results. No suprathreshold or adverse clinical events occurred during the course of the study. fERG amplitude decreased transiently during TTT (23% ± 9% [SE]; P < 0.05). The decrease in amplitude was greatest 16 to 20 seconds and 32 to 40 seconds after the onset of TTT. It was followed by a recovery to baseline amplitude during TTT (48 to 60 seconds after TTT was begun). Within 60 seconds after TTT was completed, fERG amplitude was within the range of baseline. TTT did not alter the fERG phase. Mean fERG amplitudes and phases recorded 1 week and 1 month after TTT were comparable to mean pretreatment levels.

conclusions. fERG amplitude decreases transiently during TTT, despite the absence of ophthalmoscopically apparent lesions. Intraoperative amplitude depression may result from an adaptation effect to laser light energy and/or hyperthermia, resulting in desensitization of cone photoreceptors and bipolar cells. Treatment sites are electrophysiologically functional 1 month after TTT. Detailed parametric study of a larger patient group is needed to determine whether fERG testing is potentially useful for monitoring and perhaps for controlling and optimizing TTT for choroidal neovascularization.

Retinal photocoagulation is localized heating of the retina and choroid by intense light. A threshold retinal photocoagulation burn may be defined as one that is just barely visible by ophthalmoscopy at treatment time. 1 Subthreshold lesions are retinal burns that are not ophthalmoscopically apparent. It takes less power to produce lesions that are angiographically 2 3 4 5 or electrophysiologically 6 7 but not ophthalmoscopically apparent. Subthreshold clinical photocoagulation protocols have been developed to reduce retinal damage during laser photocoagulation. 1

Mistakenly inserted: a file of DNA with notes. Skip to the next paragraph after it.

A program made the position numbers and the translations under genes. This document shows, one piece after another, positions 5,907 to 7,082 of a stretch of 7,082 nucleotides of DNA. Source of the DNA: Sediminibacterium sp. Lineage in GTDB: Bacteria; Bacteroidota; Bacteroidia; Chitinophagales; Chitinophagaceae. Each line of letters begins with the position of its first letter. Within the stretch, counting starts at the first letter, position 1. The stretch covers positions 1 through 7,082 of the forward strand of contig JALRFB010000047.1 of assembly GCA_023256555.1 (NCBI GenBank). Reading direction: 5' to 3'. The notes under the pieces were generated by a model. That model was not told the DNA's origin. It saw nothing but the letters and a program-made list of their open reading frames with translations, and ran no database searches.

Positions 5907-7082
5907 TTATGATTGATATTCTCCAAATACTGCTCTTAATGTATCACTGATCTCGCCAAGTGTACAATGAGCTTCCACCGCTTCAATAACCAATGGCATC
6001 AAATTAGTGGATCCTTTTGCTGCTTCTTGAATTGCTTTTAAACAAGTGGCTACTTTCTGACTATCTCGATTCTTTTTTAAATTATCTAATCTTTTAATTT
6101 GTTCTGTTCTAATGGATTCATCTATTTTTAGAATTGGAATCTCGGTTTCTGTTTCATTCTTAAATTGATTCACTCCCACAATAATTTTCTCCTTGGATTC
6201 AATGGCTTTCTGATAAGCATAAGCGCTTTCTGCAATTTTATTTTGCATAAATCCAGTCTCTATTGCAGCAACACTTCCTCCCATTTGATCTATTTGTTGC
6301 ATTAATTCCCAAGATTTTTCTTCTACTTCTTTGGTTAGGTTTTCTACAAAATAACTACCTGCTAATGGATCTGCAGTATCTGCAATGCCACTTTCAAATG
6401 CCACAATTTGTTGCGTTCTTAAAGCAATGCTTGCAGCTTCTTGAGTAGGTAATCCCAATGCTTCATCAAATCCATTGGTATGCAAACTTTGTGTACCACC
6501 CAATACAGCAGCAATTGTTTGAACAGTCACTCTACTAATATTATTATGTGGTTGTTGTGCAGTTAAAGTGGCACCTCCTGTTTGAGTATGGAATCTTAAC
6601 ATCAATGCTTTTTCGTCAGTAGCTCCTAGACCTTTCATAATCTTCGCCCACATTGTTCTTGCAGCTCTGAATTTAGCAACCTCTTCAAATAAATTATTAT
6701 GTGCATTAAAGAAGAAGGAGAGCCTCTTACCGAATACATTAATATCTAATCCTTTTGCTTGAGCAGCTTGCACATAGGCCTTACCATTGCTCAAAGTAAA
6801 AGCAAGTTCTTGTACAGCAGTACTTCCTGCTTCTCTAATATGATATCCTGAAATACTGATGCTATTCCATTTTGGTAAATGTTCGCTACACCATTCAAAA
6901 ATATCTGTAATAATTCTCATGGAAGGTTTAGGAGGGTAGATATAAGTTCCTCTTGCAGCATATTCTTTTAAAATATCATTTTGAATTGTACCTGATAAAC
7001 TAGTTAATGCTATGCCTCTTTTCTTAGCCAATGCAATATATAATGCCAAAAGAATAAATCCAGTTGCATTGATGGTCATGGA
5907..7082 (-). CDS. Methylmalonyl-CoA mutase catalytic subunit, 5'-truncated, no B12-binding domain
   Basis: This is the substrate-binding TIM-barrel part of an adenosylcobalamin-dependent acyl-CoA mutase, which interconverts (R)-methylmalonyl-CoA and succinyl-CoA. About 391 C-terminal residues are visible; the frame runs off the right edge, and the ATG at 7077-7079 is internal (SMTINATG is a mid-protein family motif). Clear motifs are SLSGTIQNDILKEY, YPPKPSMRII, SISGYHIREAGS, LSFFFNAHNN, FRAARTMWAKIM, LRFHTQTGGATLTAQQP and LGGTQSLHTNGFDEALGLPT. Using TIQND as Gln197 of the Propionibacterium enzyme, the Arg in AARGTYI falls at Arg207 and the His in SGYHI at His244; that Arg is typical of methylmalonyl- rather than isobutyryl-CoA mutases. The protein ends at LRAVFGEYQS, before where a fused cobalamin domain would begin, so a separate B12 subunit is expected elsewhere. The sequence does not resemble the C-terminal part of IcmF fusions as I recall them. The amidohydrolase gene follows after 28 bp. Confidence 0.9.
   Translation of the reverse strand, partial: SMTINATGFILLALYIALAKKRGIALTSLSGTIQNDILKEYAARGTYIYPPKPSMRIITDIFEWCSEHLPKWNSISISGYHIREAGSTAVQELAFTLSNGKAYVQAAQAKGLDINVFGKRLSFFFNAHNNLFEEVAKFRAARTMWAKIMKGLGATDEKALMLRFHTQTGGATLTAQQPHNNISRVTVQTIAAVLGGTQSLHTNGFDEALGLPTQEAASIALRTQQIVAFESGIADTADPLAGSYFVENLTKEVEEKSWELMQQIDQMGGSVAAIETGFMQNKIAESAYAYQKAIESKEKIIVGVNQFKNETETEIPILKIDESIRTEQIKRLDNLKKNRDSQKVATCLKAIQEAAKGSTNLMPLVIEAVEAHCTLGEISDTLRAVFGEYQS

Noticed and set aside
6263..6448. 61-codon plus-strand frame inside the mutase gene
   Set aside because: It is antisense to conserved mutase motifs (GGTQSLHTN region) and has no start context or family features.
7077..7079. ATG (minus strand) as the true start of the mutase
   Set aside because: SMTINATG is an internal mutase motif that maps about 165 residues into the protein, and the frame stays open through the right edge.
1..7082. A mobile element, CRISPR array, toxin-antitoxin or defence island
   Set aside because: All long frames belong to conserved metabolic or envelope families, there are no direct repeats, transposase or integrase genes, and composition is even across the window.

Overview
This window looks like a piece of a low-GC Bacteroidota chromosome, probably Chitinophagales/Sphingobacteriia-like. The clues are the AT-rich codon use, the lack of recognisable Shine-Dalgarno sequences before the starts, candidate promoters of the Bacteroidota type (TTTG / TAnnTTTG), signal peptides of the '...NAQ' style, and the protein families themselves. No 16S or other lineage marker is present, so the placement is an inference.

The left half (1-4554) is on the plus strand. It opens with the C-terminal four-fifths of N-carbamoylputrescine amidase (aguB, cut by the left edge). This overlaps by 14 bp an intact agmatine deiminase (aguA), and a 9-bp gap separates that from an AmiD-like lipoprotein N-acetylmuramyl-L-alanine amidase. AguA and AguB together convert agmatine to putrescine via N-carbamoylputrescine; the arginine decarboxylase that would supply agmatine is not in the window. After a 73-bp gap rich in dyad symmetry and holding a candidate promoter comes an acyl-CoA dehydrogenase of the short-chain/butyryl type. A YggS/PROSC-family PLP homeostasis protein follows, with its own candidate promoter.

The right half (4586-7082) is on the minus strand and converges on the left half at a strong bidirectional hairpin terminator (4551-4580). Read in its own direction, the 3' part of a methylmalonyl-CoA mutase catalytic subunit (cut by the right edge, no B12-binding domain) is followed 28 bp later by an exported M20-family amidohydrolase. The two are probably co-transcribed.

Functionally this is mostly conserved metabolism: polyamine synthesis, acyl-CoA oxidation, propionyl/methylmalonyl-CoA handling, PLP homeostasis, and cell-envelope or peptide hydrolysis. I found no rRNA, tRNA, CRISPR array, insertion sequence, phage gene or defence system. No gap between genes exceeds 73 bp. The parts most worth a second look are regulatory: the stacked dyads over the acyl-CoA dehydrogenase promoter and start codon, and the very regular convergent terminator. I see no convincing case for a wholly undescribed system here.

Subthreshold transpupillary thermotherapy (TTT) has been used to treat choroidal neovascularization (CNV) in age-related macular degeneration (ARMD). 8 9 Conventional retinal photocoagulation uses brief 40°C to 60°C temperature increases to produce lesions that are immediately visible. 1 10 11 TTT uses lower (10°C) temperature increases, but maintains them for 60 seconds to treat CNV. 8 12 A pilot study of TTT for occult CNV in ARMD showed a 94% decrease in exudation over a mean follow-up period of 13 months, with evaluation performed by fluorescein angiography, optical coherence tomography, and/or clinical examination. 8 It also showed a 75% stabilization or improvement in visual acuity. 8 Studies by other investigators have produced similar results. 9 13 14 For instance, in a retrospective, open trial with a mean follow-up of 6.1 months, Newsom et al. 9 found a mean change in vision of −0.66 Snellen lines, a 78% rate of CNV closure, and a recurrence rate of 5.1%. Reported complications or adverse events of TTT for neovascular ARMD include retinal pigment epithelial (RPE) tear 15 and retinal arteriole occlusion. 13 Randomized, prospective controlled clinical trials are under way to compare outcomes of TTT for occult CNV with the natural history of the disease. 16